I remember reading articles early on in the pandemic that explained how lockdowns were affecting people psychologically. How in the uncertainty of the pandemic, for example, we were and are having a hard time looking forward to big or small things, and that this lack of anticipation for good things in our lives was and is affecting us. Maybe this is an odd way to start this post, but I was thinking about all that as I saw the fan anticipation for Selena Gomez’s new Spanish-language single, “De Una Vez.” I am not a Selena fan; I am more of a casual Selena Gomez observer (unlike my relationship to her namesake/tocaya), but today, for a few hours, even I was waiting with anticipation after the announcement, excited about what I might see or hear.
“De Una Vez” translates to “at once,” but the full lyric really is “de una vez por todas” or “once and for all.” What Selena is singing is that “once and for all” she has healed from her heartbreak. The glowing heart on her chest is not a broken one, it is a scarred one, and while her past love left her herida (wounded), she has healed in such a way that she has the strength and armor of a superhero. Anyone else (who has been married too long to a former comic book nerd) saw that heart and thought of Tony Stark/Iron Man?
I really like the song! But I really love this lyric:
“Sé que el tiempo a tu lado cortó mis alas
Pero ahora este pecho es antibalas”
“I know the time I spent by your side cut off my wings
But now this chest is bulletproof”
And I really loved this video! I was intrigued as soon as I saw her wearing the sacred heart on her chest (like her heart on a sleeve) in a still image. What I didn’t know was that this heart would be central to the finished work. The “sacred heart” or “milagro” on her chest was intentional. In a Vogue story, Gomez explains why she sought the husband and wife team of “Los Perez” (Tania Verduzco and Adrian Perez who are Mexican and Spanish, respectively) to direct this video remotely (“If I was going to completely immerse myself into a project inspired by Latin culture, I wanted to work with Spanish speaking creators”) and how her glowing, healing heart was central in creating a video with the post-colonial genre of magical realism as its aesthetic:
“Magical realism has always been a part of the Latin culture, whether it be in art or telenovelas,” Gomez explains. “I wanted [to capture] the sense of a supernatural world.” Creating that sensibility meant utilizing Mexican cultural references, including that of the sacred heart, a motif regularly found within folk art from the nation. “We wanted to play with powerful language and images,” says Verduzco. We designed the heart--we call it Milagro in Mexican culture--and its light to be a metaphor for the healing throughout the story.”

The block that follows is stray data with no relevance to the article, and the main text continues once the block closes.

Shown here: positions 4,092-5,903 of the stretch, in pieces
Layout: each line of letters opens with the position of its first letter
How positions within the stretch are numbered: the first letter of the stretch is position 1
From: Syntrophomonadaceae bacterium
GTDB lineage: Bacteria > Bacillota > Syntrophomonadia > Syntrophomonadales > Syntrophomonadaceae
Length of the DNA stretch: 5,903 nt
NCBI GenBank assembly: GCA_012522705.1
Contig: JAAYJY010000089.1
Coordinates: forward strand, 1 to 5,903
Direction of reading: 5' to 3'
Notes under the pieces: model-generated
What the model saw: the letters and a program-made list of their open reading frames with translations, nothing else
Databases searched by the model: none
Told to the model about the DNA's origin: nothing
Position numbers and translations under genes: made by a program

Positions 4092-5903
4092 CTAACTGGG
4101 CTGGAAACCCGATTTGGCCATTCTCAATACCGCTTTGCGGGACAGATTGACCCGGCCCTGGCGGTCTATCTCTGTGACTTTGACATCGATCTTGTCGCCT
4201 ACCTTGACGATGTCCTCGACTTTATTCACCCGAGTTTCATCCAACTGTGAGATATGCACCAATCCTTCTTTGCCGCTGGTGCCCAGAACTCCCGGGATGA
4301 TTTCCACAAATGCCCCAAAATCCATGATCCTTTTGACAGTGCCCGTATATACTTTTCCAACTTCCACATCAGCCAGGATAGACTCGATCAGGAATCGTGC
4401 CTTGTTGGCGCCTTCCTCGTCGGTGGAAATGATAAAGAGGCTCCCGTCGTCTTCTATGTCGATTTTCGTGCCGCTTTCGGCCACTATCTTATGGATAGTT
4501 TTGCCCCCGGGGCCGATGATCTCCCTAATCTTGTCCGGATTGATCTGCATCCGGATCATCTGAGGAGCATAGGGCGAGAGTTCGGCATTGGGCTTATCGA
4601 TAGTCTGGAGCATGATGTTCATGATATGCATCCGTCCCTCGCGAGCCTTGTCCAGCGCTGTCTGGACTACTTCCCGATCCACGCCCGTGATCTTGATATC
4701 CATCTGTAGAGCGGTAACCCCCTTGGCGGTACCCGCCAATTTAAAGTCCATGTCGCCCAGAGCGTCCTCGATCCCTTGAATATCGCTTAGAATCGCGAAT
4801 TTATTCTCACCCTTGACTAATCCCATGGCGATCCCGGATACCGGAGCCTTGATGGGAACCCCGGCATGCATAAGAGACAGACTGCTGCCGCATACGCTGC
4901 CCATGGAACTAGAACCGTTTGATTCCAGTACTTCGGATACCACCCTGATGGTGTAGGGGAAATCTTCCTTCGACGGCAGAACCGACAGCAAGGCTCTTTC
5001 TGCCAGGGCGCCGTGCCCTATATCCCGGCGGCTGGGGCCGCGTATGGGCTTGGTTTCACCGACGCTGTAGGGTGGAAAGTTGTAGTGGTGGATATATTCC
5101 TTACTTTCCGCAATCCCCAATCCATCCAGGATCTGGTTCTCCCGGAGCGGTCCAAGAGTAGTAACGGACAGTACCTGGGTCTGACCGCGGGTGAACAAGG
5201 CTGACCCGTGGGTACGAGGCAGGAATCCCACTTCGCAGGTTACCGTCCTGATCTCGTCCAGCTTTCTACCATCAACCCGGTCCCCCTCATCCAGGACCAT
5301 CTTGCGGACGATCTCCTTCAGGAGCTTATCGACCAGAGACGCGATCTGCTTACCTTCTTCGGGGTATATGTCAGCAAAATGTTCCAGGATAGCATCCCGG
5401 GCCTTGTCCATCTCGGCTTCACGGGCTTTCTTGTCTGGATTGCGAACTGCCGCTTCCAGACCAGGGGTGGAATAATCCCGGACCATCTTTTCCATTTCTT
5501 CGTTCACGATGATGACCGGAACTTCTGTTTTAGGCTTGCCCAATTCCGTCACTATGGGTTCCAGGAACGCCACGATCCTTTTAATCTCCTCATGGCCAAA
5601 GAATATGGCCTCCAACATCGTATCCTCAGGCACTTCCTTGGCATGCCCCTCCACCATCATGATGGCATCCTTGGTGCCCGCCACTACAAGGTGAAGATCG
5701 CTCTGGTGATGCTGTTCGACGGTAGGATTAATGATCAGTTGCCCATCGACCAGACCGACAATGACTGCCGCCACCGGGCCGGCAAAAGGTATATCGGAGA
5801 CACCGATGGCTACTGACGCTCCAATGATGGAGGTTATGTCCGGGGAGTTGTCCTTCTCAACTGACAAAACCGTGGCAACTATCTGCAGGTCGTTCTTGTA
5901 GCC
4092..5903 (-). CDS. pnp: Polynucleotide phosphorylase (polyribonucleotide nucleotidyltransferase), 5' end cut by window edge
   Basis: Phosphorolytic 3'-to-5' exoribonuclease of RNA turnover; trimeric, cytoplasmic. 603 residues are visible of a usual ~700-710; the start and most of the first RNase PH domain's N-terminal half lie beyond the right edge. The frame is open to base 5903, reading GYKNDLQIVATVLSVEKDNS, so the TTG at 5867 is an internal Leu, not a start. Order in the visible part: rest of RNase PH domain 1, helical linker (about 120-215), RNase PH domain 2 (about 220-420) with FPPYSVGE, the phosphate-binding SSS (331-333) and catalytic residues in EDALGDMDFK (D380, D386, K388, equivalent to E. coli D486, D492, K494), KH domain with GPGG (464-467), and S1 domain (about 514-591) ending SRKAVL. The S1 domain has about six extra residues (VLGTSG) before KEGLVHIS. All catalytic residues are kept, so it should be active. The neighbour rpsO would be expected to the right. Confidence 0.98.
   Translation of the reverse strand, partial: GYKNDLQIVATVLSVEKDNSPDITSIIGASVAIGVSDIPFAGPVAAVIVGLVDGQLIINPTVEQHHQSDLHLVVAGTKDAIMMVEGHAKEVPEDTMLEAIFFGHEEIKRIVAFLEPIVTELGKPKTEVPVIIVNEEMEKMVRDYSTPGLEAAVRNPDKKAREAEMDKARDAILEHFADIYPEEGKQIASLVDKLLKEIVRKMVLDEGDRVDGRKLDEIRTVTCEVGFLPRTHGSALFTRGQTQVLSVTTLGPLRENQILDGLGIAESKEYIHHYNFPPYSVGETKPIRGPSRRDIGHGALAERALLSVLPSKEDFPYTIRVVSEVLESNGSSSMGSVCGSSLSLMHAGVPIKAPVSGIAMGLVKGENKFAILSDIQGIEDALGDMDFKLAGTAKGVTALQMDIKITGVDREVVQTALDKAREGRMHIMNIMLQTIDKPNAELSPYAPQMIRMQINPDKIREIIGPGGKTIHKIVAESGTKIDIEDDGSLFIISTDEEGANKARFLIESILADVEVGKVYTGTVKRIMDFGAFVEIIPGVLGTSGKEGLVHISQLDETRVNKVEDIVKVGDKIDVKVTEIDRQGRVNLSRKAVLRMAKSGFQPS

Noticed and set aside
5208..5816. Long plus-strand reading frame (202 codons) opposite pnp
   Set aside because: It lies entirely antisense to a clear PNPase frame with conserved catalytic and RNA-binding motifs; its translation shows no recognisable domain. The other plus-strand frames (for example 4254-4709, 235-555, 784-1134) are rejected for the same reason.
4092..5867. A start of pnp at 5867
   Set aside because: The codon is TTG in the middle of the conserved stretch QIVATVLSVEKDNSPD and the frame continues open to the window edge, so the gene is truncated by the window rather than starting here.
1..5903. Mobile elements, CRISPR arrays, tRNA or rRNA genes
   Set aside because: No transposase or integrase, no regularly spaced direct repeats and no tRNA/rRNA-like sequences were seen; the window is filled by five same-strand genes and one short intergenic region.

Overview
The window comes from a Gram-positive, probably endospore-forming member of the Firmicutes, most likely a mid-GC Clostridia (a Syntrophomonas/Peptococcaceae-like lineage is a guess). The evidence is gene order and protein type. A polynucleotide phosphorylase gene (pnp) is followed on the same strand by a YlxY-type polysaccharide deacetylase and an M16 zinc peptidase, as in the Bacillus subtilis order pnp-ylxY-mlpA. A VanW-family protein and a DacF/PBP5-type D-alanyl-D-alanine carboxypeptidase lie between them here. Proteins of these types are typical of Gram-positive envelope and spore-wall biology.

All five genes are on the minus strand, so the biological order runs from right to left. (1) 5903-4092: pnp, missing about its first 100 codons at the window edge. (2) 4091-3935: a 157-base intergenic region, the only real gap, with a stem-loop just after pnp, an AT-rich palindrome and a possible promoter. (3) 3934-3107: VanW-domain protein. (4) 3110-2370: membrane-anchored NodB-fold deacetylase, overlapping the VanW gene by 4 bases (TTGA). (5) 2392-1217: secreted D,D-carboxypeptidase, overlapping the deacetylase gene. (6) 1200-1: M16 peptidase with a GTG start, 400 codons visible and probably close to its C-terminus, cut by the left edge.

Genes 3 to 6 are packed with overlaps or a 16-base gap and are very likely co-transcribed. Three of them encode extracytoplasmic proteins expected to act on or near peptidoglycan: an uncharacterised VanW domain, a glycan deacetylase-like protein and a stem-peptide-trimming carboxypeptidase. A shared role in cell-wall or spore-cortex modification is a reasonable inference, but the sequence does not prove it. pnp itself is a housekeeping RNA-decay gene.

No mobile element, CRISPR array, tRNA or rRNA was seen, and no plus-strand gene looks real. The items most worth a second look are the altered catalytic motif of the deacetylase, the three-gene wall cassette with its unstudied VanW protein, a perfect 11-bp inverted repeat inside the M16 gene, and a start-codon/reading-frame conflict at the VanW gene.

Before I thought of Iron Man, I saw that heart and it spoke to me as a once-upon-a-time Catholic and now as a Chicana. My grandmother’s house, the house in which I grew up, had at least one image of el sagrado corazón de Jesús on its walls. While I no longer practice Catholicism, the images, memories, practices, and rezos from that upbringing are deeply embedded somewhere inside of me. I still do the sign of the cross before I go on a trip (or did, back when we were traveling). Ever since I embraced a Chicana identity (a story for another time and place!), I started to notice the sacred heart in folk art. Because I love collecting hearts of all kinds (another heart I love is the lotería one), a friend gave me this beautiful piece to celebrate a couple of personal and career milestones this past holiday season.
(caption: Mi comadre María gives great gifts.)
This piece, which I cannot wait to frame and highlight in my future Zoom background, is called “Milagro” (translation: miracle) and is by artist and cultural worker, Melanie Cervantes. In her description for this print, Cervantes explains how an irregular heartbeat eventually landed her in a doctor’s office with a lung cancer diagnosis:
“Milagro” is my prayer for an open heart that is willing to accept the caring, love and healing that I need to be well and find balance in my body.”
In looking for Melanie Cervantes’s Instagram account, I realized that I already was a big admirer of her work (that I’d seen uncredited or where I had not noticed the credit). I also realized that her partner, Jesus Barraza, is responsible for one of my favorite images ever--Chewbacca holding a copy of Paulo Freire’s Pedagogy of the Oppressed. So that’s another xingonx and talented couple you can admire and follow. You can find their work at dignidadrebelde.com and on Instagram @dignidadrebelde @melaniecervantes and @jesusvbarraza.
In this music video, the strength of Selena’s heart can disrupt the home she is in--it can grow vegetation, turn off dozens of lamps/lights, damage walls and eventually, lift her baggage and all of her belongings through a hole in the roof like a twister to signal her fresh start. The video ends with the words “BAILA CONMIGO…” (translation: DANCE WITH ME…), which means a dance song to celebrate that fresh start must be in that upcoming album. I want to dance! I miss dancing.
Did I know that a two minute forty-eight second song by Selena Gomez would make me flashback to my grandmother’s house and my Catholic upbringing? Did know that it would lead me to an Instagram art wormhole or that it would remind me of poetry? Hell, no! But what a great surprise this was. I’ve watched this video many times already, and the more I play it, the more I love it. I like the lyrics and I like the (heart)beat. If this song and video are a good indication of what this Spanish language album is going to be like, I am looking forward to it.